2018 TRUE WEST AWARDS, Day 11
An effective stage manager requires stealth, compassion, organization – and a willingness to go completely unnoticed
True West Awards: Let’s see. How to best describe the traits of an effective stage manager? What are the words I’m looking for? … What are they? … OK, I give up. “Line!”
Effective Stage Manager (whispering): “You don’t go into stage management to be noticed …”
True West Awards (interrupting): Right. Dammit, I knew that! OK … You don’t go into stage management to be noticed. And you don’t last long if you are.
Stage management is the most visible purveyor of the invisible theatre arts. In addition to being organized, punctual and dependable, an effective stage manager keeps her mouth shut and her eyes and ears open. She makes everyone in the room feel respected and heard. She manages every last rehearsal detail. When the show opens, she serves as the de facto director for the remainder of the run. She keeps everything moving seamlessly both onstage and in the wings. She calls cues and signals what’s to come. She handles unexpected emergencies and wards off disaster – hopefully without the audience ever catching on. All while keeping her cool and maintaining a professional demeanor and a sense of humor. Stage managers are generous, passionate, considerate and – perhaps most important – can deftly manage eccentric personalities during times of great creative stress. All while going completely unnoticed.
And they call your lines when you’ve forgotten what to say.
The above is a fairly accurate description of several top-notch stage managers throughout the state of Colorado. But it is an especially accurate description of Katie Espinoza, who silently kept backstage trains running this year for The Edge and Benchmark theatre companies, as well as Boulder’s The Catamounts.
“She’s a dream,” said The Catamounts’ Amanda Berg Wilson, who directed Men on Boats, a rollicking, true(ish) story of John Wesley Powell‘s 1869 expedition to chart the Colorado River, featuring a cast of a dozen women. “She’s quiet. But stealthy. Always one step ahead of me. Whenever I asked something of her, she would kindly look at me like: ‘Duh, already done.’ And even with 11 of the most opinionated women in theatre in the room, we all happily deferred to her.”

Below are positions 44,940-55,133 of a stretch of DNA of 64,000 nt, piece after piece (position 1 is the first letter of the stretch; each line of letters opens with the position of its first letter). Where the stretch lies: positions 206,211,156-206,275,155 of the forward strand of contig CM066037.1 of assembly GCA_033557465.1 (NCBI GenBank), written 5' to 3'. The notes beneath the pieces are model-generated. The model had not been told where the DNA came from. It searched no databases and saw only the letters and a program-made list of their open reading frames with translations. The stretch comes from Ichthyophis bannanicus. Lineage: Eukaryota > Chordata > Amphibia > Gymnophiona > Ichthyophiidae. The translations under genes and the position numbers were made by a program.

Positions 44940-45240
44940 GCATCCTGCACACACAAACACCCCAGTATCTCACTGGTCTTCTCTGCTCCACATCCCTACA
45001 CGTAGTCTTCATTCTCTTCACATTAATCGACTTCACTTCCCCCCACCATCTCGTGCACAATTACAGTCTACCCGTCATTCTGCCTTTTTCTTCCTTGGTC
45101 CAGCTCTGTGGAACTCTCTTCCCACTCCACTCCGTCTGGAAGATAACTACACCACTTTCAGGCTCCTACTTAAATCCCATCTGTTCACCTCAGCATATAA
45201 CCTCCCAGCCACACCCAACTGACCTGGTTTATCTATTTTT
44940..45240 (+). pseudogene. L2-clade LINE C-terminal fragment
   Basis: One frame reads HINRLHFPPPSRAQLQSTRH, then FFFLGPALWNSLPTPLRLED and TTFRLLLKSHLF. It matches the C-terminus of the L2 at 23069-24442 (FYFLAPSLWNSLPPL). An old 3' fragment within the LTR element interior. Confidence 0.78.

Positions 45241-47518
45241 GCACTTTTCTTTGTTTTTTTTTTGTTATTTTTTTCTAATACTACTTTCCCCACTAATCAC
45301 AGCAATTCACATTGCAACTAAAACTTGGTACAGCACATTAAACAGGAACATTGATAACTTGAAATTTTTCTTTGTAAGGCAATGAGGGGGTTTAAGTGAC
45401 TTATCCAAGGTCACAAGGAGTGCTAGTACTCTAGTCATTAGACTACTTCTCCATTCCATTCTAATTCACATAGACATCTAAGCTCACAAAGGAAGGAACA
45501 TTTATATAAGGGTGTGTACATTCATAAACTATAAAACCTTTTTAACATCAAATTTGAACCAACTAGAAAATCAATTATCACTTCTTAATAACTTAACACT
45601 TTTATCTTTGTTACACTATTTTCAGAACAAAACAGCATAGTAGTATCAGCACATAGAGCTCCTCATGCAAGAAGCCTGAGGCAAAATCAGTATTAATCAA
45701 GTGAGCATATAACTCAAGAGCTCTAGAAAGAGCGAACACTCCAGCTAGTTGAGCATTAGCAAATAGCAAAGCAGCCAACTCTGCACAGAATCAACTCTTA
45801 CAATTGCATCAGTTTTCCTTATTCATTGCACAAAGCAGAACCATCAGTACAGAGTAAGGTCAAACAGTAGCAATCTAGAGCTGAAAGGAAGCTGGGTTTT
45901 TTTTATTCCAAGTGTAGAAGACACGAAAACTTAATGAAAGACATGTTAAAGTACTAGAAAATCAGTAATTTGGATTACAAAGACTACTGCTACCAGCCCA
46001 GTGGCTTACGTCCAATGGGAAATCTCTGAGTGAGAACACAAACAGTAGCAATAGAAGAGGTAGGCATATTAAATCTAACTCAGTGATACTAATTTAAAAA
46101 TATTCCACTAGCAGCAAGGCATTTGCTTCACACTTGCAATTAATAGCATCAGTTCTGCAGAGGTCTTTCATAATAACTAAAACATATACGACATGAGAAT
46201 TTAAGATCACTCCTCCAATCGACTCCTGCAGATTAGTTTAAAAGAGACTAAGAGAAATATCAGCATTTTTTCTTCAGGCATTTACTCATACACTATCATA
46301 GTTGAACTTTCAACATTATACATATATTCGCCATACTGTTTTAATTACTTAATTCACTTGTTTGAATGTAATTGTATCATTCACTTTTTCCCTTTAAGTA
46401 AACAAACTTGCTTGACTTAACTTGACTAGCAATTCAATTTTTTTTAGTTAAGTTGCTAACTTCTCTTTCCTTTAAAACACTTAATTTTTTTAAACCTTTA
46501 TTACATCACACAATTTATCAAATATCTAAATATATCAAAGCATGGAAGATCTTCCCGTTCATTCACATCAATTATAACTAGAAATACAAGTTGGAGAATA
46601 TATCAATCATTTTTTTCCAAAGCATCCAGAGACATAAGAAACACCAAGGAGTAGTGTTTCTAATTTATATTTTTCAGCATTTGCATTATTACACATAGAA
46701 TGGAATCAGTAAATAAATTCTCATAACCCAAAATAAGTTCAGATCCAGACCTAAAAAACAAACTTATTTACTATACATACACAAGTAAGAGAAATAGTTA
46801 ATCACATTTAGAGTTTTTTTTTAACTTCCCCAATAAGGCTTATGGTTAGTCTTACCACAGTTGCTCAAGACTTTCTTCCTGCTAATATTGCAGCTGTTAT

Rachel Rogers, Benchmark’s Executive Artistic Director, says Espinoza “possesses one the coolest heads I’ve ever worked with. She is someone I’d always want with me in a crisis because she is able to maintain an air of calm regardless of the circumstances, and that attitude is incredibly contagious in all of the right ways. I don’t know anyone who doesn’t love Katie or working with her.”
Espinoza, originally from Chicago, has made the boutique theatre at 1560 Teller Street her artistic home since it was opened by the Edge Theatre, which went on hiatus in June. It then bequeathed the space to Benchmark, where Espinoza is now Resident Production Stage Manager, and where this year she supervised The Arsonists, The Fever Dream Festival and Benchmark’s current world premiere of the play What You Will, running through December 22.
“Katie has been such an integral part of our success this year, and we are so lucky to have her,” Rogers said. “Anyone who is fortunate enough to have an opportunity to work with her should jump at the chance. She’s truly an asset to the Theatre – and I mean that with a capital T.”
In her own words: “Theatre is a place where you foster friendships, develop families, explore the unknown and navigate the ripple effect of our choices. That’s what theatre has allowed me to do: Not just play but feel the boldness of my decisions and weigh their prospective outcomes. Every time I walk into a theatre, to that space for facilitating community, and smell that lingering scent of freshly cut wood, I know I am home.” – Katie Espinoza.
Postscript: In rehearsal, when actors don’t know what to say, they say “Line.” It’s a call out to the stage manager to please tell them what they are supposed to say. And that could be problematic in Men on Boats. “ ‘Line’ was often an actual line in the script,” Wilson said, “and somehow Katie could tell the difference between when the actors were calling for a line or just saying the line, ‘Line!’ ”
About The True West Awards: ’30 Days, 30 Bouquets’
The True West Awards, now in their 18th year, began as the Denver Post Ovation Awards in 2001. DCPA Senior Arts Journalist John Moore — along with additional voices from around the state — celebrate the entire local theatre community by recognizing 30 achievements from 2018 over 30 days, without categories or nominations. Moore was named one of the 12 most influential theater critics in the U.S. by American Theatre magazine in 2011. His daily coverage of the DCPA and the Colorado theatre community can be found at MyDenverCenter.Org
Katie Espinoza: 2018
As a Stage Manager:
- Death of a Salesman, The Edge Theatre
- Empire Records, Screenplay
- Glengarry Glen Ross, The Edge Theatre
- Men on Boats, The Catamounts
- The Arsonists, Benchmark
- The Fever Dream Festival, Benchmark Theatre
- What You Will, Benchmark Theatre